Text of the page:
chapter  3
- Operators, Eigenvalues and Eigenfunctions
Pages 26

A basic quantity in quantum mechanics is the wave function ψ. Given a quantum mechanical system we write the Schrödinger equation for it. Its solution is the wave function. When introducing the wave function we stated that the maximum information about the state of a system can be obtained only from ψ. How do we extract observable properties of the system from the wave function? In quantum mechanics for every classical dynamical variable there exists an operator. For example, the operator of momentum p is −i~∇ while the operator of energy variable H = p2/(2m)+V (X) is −(~2/2m)∇2+V (X). Operation of an operator on ψ gives another function. If the new function is λψ, then λ is the eigenvalue of the operator. For example, the energy of a particle in a particular state represented by ψ can be obtained by operating H on ψ. That is, we have Hψ = Eψ where E is the energy eigenvalue. The expectation value of A(X,p) can be obtained from the formula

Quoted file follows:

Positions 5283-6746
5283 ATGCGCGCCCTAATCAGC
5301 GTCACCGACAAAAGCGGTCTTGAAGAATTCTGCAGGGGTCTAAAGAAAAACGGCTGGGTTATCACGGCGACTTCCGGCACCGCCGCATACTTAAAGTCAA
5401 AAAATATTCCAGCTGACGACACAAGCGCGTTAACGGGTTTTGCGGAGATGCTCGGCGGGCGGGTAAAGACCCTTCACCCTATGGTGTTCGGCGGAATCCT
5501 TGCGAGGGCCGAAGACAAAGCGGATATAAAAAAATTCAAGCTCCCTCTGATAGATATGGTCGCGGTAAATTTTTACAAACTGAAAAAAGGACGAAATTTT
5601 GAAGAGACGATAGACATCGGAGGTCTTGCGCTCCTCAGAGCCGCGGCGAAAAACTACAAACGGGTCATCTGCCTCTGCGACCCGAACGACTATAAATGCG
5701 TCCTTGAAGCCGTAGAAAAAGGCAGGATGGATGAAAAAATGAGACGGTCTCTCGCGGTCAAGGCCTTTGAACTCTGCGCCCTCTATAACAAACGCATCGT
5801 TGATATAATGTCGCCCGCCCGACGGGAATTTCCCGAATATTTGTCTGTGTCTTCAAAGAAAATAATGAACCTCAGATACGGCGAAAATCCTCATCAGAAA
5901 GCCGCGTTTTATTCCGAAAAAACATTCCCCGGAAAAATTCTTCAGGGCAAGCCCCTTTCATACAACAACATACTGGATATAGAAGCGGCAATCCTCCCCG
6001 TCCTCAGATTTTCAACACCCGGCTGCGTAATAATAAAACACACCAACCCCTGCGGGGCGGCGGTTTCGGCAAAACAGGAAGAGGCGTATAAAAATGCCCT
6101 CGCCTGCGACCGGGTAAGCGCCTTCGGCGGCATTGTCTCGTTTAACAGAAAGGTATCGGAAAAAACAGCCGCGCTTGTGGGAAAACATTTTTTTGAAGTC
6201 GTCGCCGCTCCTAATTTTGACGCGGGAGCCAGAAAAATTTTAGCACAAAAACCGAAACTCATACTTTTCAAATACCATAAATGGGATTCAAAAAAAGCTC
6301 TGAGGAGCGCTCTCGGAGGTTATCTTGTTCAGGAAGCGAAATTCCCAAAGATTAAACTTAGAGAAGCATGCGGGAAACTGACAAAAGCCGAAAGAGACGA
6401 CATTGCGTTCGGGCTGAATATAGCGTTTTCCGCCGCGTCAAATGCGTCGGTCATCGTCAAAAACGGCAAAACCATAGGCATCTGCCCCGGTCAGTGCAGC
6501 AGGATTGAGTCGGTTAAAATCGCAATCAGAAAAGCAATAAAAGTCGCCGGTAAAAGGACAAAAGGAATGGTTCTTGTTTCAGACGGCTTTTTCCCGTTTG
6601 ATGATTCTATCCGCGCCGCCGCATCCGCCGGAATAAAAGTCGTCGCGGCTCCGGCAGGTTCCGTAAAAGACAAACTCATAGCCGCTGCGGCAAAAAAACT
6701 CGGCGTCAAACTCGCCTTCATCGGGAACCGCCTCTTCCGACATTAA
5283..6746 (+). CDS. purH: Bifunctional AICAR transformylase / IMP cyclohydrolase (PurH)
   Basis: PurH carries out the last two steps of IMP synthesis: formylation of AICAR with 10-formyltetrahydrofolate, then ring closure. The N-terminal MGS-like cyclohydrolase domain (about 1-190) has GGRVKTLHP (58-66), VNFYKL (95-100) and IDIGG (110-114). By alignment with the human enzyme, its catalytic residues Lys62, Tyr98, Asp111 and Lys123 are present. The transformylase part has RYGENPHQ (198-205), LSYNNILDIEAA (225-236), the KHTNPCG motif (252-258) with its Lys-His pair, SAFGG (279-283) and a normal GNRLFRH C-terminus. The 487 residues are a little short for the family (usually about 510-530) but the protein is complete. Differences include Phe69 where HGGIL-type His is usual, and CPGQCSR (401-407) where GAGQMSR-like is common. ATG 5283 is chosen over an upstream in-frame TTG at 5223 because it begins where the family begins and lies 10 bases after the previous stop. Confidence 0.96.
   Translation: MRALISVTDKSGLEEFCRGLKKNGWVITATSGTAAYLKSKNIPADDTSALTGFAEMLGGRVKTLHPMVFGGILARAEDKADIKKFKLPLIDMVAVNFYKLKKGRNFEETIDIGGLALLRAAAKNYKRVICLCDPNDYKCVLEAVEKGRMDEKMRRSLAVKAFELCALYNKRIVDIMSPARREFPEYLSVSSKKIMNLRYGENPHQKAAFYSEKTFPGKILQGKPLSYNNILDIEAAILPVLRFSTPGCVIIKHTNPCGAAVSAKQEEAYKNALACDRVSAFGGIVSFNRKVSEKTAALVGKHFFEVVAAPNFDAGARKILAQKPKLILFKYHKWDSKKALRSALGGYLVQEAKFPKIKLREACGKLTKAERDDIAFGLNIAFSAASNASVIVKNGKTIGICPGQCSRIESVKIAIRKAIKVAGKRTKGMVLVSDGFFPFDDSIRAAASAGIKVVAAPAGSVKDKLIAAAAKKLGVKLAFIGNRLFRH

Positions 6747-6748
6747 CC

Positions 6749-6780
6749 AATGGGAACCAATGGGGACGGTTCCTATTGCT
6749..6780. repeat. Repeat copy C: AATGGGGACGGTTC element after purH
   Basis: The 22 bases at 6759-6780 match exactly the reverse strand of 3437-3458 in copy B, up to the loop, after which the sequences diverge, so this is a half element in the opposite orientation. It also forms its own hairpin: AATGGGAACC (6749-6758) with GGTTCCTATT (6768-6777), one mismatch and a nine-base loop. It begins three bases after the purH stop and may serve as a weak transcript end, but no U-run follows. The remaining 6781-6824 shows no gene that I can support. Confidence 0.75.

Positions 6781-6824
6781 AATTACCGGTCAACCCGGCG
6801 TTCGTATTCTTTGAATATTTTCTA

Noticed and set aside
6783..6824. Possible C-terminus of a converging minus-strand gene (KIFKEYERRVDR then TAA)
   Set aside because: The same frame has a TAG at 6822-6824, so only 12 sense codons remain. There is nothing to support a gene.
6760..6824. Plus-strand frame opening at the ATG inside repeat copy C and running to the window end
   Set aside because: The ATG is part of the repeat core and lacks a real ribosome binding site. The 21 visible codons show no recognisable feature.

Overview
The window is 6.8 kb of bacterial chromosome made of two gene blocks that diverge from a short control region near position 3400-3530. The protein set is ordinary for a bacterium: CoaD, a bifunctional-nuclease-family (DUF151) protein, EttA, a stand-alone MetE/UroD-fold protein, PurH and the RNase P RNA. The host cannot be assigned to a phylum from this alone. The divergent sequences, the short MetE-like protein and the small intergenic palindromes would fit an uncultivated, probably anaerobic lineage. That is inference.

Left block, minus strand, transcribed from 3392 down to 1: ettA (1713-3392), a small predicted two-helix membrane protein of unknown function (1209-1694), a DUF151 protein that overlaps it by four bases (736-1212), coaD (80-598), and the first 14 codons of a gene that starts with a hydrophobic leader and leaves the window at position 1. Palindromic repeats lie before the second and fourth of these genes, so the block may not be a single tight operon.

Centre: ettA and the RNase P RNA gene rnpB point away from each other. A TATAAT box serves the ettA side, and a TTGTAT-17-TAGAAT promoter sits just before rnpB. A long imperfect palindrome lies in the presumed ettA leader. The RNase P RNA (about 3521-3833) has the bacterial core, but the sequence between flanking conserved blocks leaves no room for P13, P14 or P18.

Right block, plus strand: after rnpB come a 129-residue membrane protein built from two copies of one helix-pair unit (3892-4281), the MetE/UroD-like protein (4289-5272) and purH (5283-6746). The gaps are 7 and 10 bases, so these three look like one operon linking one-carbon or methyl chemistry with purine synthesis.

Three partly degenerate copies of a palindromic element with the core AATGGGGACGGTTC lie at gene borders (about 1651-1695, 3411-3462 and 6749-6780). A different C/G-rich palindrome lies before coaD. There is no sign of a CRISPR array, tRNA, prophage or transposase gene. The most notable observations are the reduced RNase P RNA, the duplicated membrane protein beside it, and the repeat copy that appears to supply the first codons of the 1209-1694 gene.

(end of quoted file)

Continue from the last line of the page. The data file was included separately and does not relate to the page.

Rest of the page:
〈A〉 = ∫ ∞ −∞

ψ∗Aψ dτ , (3.1)

where ψ is the solution of the equation Hψ = Eψ. Operators in quantum mechanics which represent observables are of a spe-

cial type: They are linear and Hermitian. Such operators not only form computation tools, but also form the most effective language in terms of which the theory can be formulated. The fascinating point is that using linear operators we can understand the quantum mechanics. Therefore, it is important to study the basic theory of linear operators. In this chapter, we present important properties of linear operators and their eigenfunctions. We discuss the features of various operators which are necessary for studying quantum

and ematical structure of quantum mechanics is.